Magazine article National Defense

Sticker Shock Felt as New Radios Are Acquired

Magazine article National Defense

Sticker Shock Felt as New Radios Are Acquired

Article excerpt

Despite suffering from sticker shock, the military services are proceeding with plans to install a new generation of software-based tactical radios that will be common across all weapon systems.

The joint tactical radio system, known as JTRS, is the linchpin of the Pentagon's plan to field forces that operate compatible communications technologies. But facing an estimated $40 billion price tag to replace every radio with JTRS, the services have sought ways to upgrade their weapon systems with JTRS-compatible technology, without necessarily developing a whole new box.

The cost of equipping military jets and command-and-control aircraft with new radios is particularly worrisome to the services, because the retrofit and integration work often can reach five times the price of the actual radio.

A case in point is the Navy's MIDS (multifunction information distribution system) radios, equipped with the Link 16 data link. In development for more than a decade, MIDS has become the de facto standard for military aircraft, because it gives pilots a real-time picture of the combat zone. The Navy already has committed to purchasing 5,000 to 6,000 MIDS radios.

European allies also employ the MIDS terminal, and helped fund the program. Nearly 60 percent of the terminals were built by Germany, Spain, Italy and France. Full rate production started in September 2003.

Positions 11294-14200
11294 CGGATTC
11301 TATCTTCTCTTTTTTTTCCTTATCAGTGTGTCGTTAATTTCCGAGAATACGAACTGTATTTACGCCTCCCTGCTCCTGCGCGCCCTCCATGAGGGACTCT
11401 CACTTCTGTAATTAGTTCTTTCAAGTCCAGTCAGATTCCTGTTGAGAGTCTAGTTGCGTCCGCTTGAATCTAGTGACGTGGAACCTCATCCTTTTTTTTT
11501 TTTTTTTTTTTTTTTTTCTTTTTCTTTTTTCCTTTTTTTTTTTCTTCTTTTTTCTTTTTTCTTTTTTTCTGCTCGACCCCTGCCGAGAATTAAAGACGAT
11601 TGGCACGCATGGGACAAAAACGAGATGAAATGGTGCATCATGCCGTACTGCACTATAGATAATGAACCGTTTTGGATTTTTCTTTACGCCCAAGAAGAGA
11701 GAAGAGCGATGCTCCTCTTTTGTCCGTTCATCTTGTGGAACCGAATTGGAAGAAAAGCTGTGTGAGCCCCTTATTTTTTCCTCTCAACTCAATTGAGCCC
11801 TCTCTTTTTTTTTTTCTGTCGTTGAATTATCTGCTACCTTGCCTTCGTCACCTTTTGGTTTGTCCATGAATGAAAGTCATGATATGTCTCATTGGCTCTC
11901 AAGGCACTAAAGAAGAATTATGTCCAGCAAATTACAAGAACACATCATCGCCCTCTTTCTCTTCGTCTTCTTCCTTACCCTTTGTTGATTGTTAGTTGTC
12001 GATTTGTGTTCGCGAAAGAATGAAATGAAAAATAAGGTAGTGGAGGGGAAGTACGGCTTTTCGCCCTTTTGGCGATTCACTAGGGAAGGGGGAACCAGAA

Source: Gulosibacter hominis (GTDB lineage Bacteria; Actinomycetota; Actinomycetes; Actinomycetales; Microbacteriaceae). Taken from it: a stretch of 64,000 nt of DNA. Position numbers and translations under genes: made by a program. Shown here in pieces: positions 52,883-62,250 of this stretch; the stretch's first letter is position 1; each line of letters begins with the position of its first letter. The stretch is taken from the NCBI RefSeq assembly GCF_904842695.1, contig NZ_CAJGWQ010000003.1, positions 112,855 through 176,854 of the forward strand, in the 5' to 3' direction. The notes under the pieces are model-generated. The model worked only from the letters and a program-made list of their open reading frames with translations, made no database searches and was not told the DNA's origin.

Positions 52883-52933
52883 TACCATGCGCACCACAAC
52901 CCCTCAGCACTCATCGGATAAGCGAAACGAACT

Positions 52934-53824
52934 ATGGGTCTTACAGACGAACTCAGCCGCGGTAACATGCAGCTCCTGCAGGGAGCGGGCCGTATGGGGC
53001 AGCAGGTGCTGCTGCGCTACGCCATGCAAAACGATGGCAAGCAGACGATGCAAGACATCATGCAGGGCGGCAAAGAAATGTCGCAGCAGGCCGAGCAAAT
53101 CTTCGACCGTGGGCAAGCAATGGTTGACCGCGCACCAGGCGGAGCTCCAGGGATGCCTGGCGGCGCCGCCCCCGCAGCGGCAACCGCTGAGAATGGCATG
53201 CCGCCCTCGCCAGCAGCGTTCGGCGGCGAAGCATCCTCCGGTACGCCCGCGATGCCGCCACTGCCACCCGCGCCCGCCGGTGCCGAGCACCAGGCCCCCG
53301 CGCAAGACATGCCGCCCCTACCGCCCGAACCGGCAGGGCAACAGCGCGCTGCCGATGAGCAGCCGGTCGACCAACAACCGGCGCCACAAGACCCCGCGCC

With billions of dollars already spent on MIDS development and procurement, the U.S. Navy was not receptive to the idea that it would have to spend yet additional billions to upgrade its aircraft with JTRS. The solution was to make the existing MIDS boxes "JTRS-compliant."

Each MIDS terminal costs about $250,000. By comparison, an Army voice radio (called SINCGARS) runs anywhere from $8,000 to $18,000. The Army's high-capacity data radio (called EPLRS) costs approximately $29,000.

In addition to being a data link and navigation system, MIDS is a communications terminal, with two secure voice channels.

When the JTRS program got under way in 2001, the Defense Department told the Navy to come up with a "migration plan" to transition MIDS to JTRS terminals.

The Navy estimated that just to retrofit MIDS-equipped aircraft with a new JTRS box would cost $150 million. A new radio requires compliant racks, mounts, cooling, and power systems. In the Super Hornet aircraft alone, just redesigning the avionics bay would have added $100 million to the program.

The Navy convinced the Defense Department that it makes more sense to modify the MIDS terminal so it could operate like a JTRS box--a PC-like device that runs radio waveforms as if they were software applications. …

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